Recycled plastic housing resists earthquakes, hurricanes, rot, insects and mould
By Karen Sprey
January 10, 2011
Each year natural disasters and civil unrest leave hundreds of thousands of people homeless throughout the world. Many of these crises occur in developing nations where traditional building materials are either unavailable or prohibitively expensive, and where the focus is often on staying alive, not maintenance of a home. The ECO:Shield system from Innovative Composites International Inc. (ICI) may present a welcome solution. The earthquake and hurricane resistant houses use recyclable materials and according to ICI, are cheaper than both conventional and other modular constructions. They are energy efficient and durable – resisting moisture, insects, rot and mould. And they can be constructed quickly using unskilled labor: an 8' x 16' (2.4 x 4.9 meters) ECO:Shield house can be assembled in less than 45 minutes with standard tools.
ICI is part of a consortium bidding to construct housing in Haiti, following the earthquake there a year ago.
Terry Ball, ICI's founding Chief Executive said, "We've developed a bunch of products that take high-strength fibers, we combine them with low-cost plastics and provide structural applications to replace steel, concrete and wood with something that lasts [longer], is stronger, lighter and is completely recyclable."
The housing is based on composite panels. A rubber seal is used to attach the plastic structure to the concrete slab used as the foundation (other foundations can also be used), enabling the house to "float" above the foundation and provide flexibility in high winds or earthquakes.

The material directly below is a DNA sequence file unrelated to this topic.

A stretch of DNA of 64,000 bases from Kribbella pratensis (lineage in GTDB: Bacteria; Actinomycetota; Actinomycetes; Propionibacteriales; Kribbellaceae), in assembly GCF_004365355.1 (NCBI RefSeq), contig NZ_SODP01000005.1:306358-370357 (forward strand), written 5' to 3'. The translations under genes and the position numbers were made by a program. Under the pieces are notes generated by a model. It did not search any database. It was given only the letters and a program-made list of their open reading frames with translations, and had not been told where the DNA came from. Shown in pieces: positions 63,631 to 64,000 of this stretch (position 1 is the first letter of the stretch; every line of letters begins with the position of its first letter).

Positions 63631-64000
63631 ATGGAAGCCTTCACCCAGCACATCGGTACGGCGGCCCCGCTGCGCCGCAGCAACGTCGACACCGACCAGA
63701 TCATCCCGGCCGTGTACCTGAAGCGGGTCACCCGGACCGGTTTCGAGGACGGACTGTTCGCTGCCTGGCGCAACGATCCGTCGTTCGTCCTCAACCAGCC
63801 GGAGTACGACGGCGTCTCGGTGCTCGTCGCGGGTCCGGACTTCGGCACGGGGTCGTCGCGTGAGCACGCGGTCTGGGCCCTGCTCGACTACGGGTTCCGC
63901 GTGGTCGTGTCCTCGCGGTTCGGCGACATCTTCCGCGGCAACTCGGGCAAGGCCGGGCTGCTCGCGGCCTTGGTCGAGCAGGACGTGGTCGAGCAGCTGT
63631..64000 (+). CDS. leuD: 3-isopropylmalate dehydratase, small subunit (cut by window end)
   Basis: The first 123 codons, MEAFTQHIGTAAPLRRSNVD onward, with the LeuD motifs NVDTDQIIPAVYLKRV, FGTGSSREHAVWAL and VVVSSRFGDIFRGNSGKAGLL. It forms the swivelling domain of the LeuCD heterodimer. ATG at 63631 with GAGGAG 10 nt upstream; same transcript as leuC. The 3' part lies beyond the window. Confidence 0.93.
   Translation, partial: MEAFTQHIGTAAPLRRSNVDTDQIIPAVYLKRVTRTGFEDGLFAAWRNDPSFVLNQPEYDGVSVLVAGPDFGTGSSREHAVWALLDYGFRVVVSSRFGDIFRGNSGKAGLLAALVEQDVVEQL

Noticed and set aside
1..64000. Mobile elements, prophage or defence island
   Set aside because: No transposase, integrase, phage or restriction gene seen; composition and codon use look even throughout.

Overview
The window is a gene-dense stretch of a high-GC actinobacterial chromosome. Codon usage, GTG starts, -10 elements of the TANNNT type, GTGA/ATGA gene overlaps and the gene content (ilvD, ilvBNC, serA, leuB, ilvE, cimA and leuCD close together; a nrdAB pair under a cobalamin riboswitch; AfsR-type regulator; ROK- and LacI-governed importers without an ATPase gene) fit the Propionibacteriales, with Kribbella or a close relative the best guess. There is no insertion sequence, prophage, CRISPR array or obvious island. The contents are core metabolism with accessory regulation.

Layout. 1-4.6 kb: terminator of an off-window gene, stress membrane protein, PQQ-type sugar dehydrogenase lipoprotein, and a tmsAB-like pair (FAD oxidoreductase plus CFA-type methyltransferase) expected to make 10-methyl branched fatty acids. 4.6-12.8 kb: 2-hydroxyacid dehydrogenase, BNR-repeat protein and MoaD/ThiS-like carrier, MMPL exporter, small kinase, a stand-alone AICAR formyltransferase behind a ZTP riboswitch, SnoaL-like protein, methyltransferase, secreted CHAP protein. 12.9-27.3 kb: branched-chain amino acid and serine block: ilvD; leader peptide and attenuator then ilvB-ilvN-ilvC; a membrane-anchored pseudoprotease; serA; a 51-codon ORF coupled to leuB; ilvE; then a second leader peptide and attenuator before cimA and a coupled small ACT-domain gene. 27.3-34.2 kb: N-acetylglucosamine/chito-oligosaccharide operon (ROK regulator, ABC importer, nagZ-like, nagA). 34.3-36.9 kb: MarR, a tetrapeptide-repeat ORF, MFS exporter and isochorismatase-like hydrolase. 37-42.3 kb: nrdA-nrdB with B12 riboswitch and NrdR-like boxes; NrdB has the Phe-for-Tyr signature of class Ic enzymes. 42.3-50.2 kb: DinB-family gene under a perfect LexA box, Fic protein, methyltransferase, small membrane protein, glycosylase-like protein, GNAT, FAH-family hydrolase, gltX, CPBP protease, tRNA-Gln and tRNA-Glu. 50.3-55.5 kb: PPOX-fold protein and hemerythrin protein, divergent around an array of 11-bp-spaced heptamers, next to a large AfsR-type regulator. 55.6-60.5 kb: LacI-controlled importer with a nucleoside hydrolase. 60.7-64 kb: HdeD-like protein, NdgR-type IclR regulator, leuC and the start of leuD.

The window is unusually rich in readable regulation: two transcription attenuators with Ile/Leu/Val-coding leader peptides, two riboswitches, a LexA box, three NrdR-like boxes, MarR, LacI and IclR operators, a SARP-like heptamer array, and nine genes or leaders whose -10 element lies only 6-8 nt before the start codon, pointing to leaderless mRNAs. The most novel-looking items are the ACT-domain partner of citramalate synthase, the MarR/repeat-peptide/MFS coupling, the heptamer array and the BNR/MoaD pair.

The panels provide seamless construction, minimizing the risk of air leaks, and provide an insulation level of R7.6-R17.
An open interior floor plan negates the need for load-bearing walls, and any interior walls that are used can be easily moved to customize the floor plan.
The ability to use unskilled labor allows local populations to take ownership of building their own homes and other facilities such as schools, offices and hospitals.
And as quickly as the ECO:Shield goes up it can be easily disassembled and transported if it is to be moved to another disaster zone. The 8 x 16-foot house can be folded to a height of just 17-inches (43 cm).
ECO:Shield is also suitable for permanent housing in areas where there is low affordability for home ownership. Because of the durability of the materials used, ICI promises decades of longevity.
ICI also offers the ECO:Scape, a larger scale housing solution which enables two-storey constructions but can also be assembled by unskilled labor.
InnoVida also offer a composite panel emergency housing system that is being used to help rebuilding efforts in Haiti following the tragic earthquake of almost exactly one year ago which killed an estimated 230,000 people and left 1,000,000 homeless.
Via Financial Post
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